The Advisory Committee for Immunization Practices (ACIP) is an advisory committee to the Department of Health and Human Services (HHS)/Centers for Disease Control and Prevention (CDC) that recommends immunizations for the general U.S. population. Starting Dec.14, 2009, when the ACIP recommends new vaccines for the general U.S. population, CDC will assess whether these vaccines should be required for immigration purposes on a regular and on an as-needed basis according to specific criteria set by CDC.
CDC is responsible for publishing the Technical Instructions for the Medical Examination of Aliens in the United States. These documents set the requirements for the immigrant medical examination and are binding on civil surgeons. The Technical Instructions include a vaccination component, specifying how the civil surgeon has to conduct the vaccination assessment. The civil surgeon records the results of the medical examination, including the results of the vaccination assessment, on USCIS Form I-693, Report of Medical Examination and Vaccination Record.
If a foreign national applies for an immigrant visa abroad, that individual has to receive the medical examination by a panel physician designated by the U.S. Department of State (DOS). CDC issues separate instructions to panel physicians designated by DOS to conduct medical examinations abroad. For more information about panel physicians, please consult DOS' website at http://travel.state.gov/visa/immigrants/info/info_3739.html.
Questions and Answers
Q. Where can I find information about vaccinations in general?
Q. Why do immigrants and adjustment of status applicants have to show proof they have received certain vaccinations?
Q. How does the CDC decide which vaccines are required for immigration purposes?
Q. I am seeking immigrant status in the United States but had a medical examination abroad by a panel physician; I also received some vaccines. Do I have to repeat the medical examination and get the vaccines again?
Q. How do I know which vaccines are required for immigration purposes?
Q. Do I have to receive all the required vaccines, even though I have been vaccinated before?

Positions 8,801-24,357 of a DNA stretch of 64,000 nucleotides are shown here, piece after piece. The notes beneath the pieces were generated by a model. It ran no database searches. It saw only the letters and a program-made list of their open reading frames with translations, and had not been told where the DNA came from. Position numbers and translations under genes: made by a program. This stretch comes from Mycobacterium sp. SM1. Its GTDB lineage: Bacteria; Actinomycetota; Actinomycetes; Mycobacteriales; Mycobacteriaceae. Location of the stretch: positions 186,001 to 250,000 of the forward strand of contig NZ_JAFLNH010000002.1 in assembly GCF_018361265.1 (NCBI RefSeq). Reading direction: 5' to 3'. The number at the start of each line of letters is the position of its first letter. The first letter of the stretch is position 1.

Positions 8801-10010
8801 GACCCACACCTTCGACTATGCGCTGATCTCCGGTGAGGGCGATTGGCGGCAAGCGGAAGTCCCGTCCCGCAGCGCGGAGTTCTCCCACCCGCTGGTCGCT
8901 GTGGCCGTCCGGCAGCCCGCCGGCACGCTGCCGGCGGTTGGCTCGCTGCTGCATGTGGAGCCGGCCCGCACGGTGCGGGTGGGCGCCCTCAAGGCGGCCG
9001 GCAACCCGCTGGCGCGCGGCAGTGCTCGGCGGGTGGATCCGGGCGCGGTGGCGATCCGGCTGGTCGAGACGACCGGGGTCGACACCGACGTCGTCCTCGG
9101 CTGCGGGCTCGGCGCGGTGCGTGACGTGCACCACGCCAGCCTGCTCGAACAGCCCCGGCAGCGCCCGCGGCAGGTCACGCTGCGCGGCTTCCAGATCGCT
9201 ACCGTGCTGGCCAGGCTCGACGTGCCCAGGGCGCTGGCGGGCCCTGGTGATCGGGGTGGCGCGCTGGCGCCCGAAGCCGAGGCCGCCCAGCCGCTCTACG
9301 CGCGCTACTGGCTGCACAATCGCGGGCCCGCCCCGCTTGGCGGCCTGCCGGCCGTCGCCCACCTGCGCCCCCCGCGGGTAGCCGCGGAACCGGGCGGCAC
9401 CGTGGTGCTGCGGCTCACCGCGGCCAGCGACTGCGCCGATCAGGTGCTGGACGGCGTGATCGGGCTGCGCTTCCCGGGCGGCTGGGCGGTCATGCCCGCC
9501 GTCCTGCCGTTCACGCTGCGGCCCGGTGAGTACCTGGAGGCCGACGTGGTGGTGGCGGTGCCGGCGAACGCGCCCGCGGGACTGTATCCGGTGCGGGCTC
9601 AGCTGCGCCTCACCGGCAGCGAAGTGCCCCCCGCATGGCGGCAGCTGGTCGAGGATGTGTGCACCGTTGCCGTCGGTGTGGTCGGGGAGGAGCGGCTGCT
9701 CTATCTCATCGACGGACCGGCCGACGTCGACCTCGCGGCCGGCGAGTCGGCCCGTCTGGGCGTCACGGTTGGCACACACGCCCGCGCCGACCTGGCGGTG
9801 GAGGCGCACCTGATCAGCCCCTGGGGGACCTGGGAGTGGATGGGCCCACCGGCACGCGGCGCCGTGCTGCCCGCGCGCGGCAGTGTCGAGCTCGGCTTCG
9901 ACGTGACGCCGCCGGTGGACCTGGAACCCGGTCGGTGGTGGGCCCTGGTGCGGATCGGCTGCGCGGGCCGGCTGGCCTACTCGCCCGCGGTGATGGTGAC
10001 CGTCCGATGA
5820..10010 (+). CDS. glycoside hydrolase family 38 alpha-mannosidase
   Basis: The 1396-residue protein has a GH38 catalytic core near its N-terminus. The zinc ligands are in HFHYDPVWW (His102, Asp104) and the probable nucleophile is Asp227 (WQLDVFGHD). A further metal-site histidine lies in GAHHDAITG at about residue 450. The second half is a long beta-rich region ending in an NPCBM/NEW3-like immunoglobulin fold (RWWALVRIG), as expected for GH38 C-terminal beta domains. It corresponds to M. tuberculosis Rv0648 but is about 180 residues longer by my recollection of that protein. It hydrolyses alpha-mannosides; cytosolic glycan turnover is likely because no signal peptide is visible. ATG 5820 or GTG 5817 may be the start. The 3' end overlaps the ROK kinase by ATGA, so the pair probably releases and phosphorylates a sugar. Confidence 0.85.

If you lack any vaccinations required for your age category, the civil surgeon will administer the vaccines as needed. In the alternative, you can also choose to obtain the required vaccines from your private healthcare provider. However, because only a civil surgeon is authorized to complete the vaccination assessment on the Form I-693, you must return to the civil surgeon with the proof that you have received the missing vaccines.
In addition, some individuals are immune to vaccine-preventable diseases, and they know of the immunity because their private healthcare provider has tested them. If you have any written evidence of immunity, you should take this documentation to your civil surgeon. This will enable the civil surgeon to determine which vaccines you need to receive.
Q. Do I have to receive all the vaccines on CDC's vaccination list for the immigrant population, or only the ones that are age appropriate?
Q. Do I have to receive all the vaccines that are on CDC's list and that are age appropriate, although I may have a medical condition that prevents me from receiving the required vaccines?
Q. Certain vaccine series can only be completed with multiple visits to the civil surgeon. Am I required to complete the entire series before the civil surgeon can sign the Form I-693?
Q. I am pregnant and do not wish to receive any vaccinations. Do I still have to get them to be able to obtain permanent resident status in the United States?
Q. Can the civil surgeon safely administer all vaccines that are required all at once?
Q. When does the flu season start for purposes of the seasonal flu vaccine requirement? Since the seasonal flu vaccine is required, do I have to get the seasonal flu vaccine if it is not the flu season?
Q. I heard that the vaccine against herpes zoster (zoster) and the Human Papillomavirus (HPV) are required vaccines. Is this true?
Q. I had my immigration medical examination before Dec. 14, 2009, before the zoster and HPV vaccines were eliminated. I was required to have one of them, but did not receive it. My Form I-693 says that I refused to have the HPV or zoster vaccine. Will my I-693 be returned or my application denied?
Q. Who pays for the vaccinations?
Q. Can I be forced to be vaccinated for immigration purposes?
Q. What will happen if I refuse to receive one or all of the required vaccines?
The form used to apply for a waiver depends on the adjustment category under which you are seeking legal permanent residence status. For example, refugees and asylees seeking adjustment of status should file Form I-602, Application by Refugee for Waiver of Grounds of Excludability. Individuals seeking adjustment of status as a result of an approved Form I-130, Petition for Alien Relative, or Form I-140, Immigrant Petition for Alien Worker, would file Form I-601, Application for Waiver of Grounds of Inadmissibility.
Q. My civil surgeon says that a vaccine is currently not available. What should I do?
Q. Will USCIS accept a Form I-693 if the vaccination chart is incomplete?
If you refuse a vaccine because of religious or moral reasons, the civil surgeon will mark this on the Form I-693. In this case, you will have to apply for a waiver.
Q: Where can I find more information about the vaccination requirements for immigration purposes and how these requirements affect the completion of Form I-693?
Last Reviewed/Updated: 03/05/2010